Difference between revisions of "HOWTO-Debug-Endian-Issues"

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(Add first draft version of Debug-Endian-Issues HOWTO)
 
(Update second draft of HOWTO on Debugging Endian Issues.)
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As most desktop machines are now little-endian i.e. x86, debugging endian bugs is difficult.<br>
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As most desktop machines are now Little-Endian i.e. x86, debugging endian bugs is becoming difficult.<br>
Since (as of Q4 2012) all common big-endian machines are not desktop systems e.g. Wii, getting run-time debug information from them is problematic and slow. The only solution available generally was to set up a legacy big-endian machine, which would generally also be very problematic and slow.
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Since (as of Q4 2012) all common Big-Endian machines are not desktop systems e.g. Wii, getting run-time debug information from them is problematic and slow. The only solution available generally was to set up a legacy big-endian machine, which would generally also be very problematic and slow.
  
 
Apart from auditing the codebase for known non-portable code constructs as per [[Coding_Conventions#Endianess_issues]], without a working test machine to replicate the issue and debug with, fixing these bugs can prove impossible.
 
Apart from auditing the codebase for known non-portable code constructs as per [[Coding_Conventions#Endianess_issues]], without a working test machine to replicate the issue and debug with, fixing these bugs can prove impossible.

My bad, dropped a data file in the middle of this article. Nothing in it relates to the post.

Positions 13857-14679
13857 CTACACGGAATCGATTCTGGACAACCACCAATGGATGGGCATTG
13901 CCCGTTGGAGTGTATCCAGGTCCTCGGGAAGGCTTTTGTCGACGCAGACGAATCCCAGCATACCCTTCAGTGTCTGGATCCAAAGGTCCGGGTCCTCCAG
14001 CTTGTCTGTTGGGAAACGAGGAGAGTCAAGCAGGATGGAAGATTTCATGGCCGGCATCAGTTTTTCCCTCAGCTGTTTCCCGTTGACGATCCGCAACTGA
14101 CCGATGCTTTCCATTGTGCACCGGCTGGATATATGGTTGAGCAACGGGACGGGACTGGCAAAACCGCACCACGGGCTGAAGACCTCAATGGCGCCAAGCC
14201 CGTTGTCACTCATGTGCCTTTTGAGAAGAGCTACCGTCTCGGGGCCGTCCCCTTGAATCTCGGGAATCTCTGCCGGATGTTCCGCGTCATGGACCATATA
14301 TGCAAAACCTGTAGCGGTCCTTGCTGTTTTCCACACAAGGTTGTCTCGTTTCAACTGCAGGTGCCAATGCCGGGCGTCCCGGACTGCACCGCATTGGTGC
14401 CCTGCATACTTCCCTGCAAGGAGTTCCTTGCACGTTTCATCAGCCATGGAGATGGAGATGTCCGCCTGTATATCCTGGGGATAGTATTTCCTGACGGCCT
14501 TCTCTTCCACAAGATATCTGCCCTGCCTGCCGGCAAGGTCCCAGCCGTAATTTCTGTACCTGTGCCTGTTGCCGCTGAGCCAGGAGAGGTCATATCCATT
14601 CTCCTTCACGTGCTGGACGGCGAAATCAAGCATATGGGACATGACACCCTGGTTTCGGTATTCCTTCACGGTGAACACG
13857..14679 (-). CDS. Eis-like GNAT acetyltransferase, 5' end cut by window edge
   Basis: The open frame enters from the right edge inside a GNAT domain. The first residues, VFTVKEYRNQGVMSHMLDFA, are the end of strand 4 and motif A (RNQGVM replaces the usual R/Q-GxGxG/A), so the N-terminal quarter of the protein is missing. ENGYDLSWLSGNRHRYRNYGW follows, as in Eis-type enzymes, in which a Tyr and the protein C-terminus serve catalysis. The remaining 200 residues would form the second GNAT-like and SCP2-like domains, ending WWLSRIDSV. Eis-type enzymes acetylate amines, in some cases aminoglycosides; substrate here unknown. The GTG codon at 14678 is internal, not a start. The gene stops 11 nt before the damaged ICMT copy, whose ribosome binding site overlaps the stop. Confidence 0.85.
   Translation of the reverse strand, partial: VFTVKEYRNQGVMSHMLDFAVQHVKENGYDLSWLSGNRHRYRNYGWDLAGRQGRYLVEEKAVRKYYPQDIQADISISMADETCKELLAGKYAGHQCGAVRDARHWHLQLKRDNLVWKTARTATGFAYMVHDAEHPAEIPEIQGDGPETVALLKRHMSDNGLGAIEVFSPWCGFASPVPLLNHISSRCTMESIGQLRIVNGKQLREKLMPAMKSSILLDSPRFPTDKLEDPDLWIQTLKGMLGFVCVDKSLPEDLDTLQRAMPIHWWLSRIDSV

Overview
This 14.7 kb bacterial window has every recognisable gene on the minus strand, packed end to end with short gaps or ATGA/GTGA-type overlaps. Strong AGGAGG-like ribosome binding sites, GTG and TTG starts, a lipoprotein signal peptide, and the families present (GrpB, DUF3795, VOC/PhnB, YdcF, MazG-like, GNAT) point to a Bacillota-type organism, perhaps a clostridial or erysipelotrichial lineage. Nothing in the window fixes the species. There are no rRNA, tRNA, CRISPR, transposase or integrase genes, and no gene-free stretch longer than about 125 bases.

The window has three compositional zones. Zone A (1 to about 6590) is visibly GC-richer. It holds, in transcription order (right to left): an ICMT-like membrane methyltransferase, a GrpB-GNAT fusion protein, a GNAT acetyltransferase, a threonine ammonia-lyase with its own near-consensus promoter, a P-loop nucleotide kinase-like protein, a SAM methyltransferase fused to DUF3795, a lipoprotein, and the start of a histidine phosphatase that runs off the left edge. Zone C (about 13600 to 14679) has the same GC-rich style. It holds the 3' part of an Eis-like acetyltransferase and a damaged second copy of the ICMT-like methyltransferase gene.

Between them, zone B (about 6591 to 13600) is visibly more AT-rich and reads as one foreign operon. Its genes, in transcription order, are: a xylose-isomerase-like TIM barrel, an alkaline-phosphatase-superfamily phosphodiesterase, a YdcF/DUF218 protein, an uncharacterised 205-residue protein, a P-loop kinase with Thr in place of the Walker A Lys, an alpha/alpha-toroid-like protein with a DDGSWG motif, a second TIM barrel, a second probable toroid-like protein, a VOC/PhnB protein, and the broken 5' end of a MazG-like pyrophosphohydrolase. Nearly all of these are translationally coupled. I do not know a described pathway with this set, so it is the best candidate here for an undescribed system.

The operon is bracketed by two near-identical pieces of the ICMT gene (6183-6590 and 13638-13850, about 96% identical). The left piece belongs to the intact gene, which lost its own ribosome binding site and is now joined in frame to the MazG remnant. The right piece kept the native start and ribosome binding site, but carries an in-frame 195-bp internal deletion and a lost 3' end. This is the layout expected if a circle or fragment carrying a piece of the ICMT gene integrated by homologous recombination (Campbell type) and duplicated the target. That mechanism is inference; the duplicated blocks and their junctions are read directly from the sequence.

This page details a solution to this by using a virtual machine software package to emulate a machine with a different endian CPU to the host system.
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This page details a solution to this.
  
== QEMU ==
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The basic idea is to use an open source Virtual Machine (VM) software package to emulate a machine with a different endian CPU to the host system, install a Linux distribution for the emulated platform onto this, and then install the standard GCC toolchain and required libraries necessary to compile ScummVM from source, run and debug with gdb or valgrind as per normal Unix debugging.
  
* [http://www.qemu.org Main Website]
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Of the open source VM packages available, [https://www.virtualbox.org/ Oracle Virtualbox] is probably the easiest to setup and configure. Unfortunately, this is only capable of emulating x86 and x86_64 machines, which are both little endian.
* [http://lassauge.free.fr/qemu/ Win32 Builds]
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* [http://people.debian.org/~aurel32/qemu/powerpc/ Prebuild Debian PPC QEMU Images]
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However, it is derived from [http://www.qemu.org QEMU], which is capable of emulating a far larger number of architectures, including PPC, which is probably the most common big-endian architecture.
 +
 
 +
== Setting up a PPC (Big-Endian) VM using QEMU on a x86 (Little-Endian) host ==
 +
 
 +
* Install QEMU for your host operating system i.e. Win32, Linux, OSX
 +
** Linux: QEMU should be available via your distribution's package management libraries. Examples for standard distributions are as follows, but consult your distribution documentation for the exact method: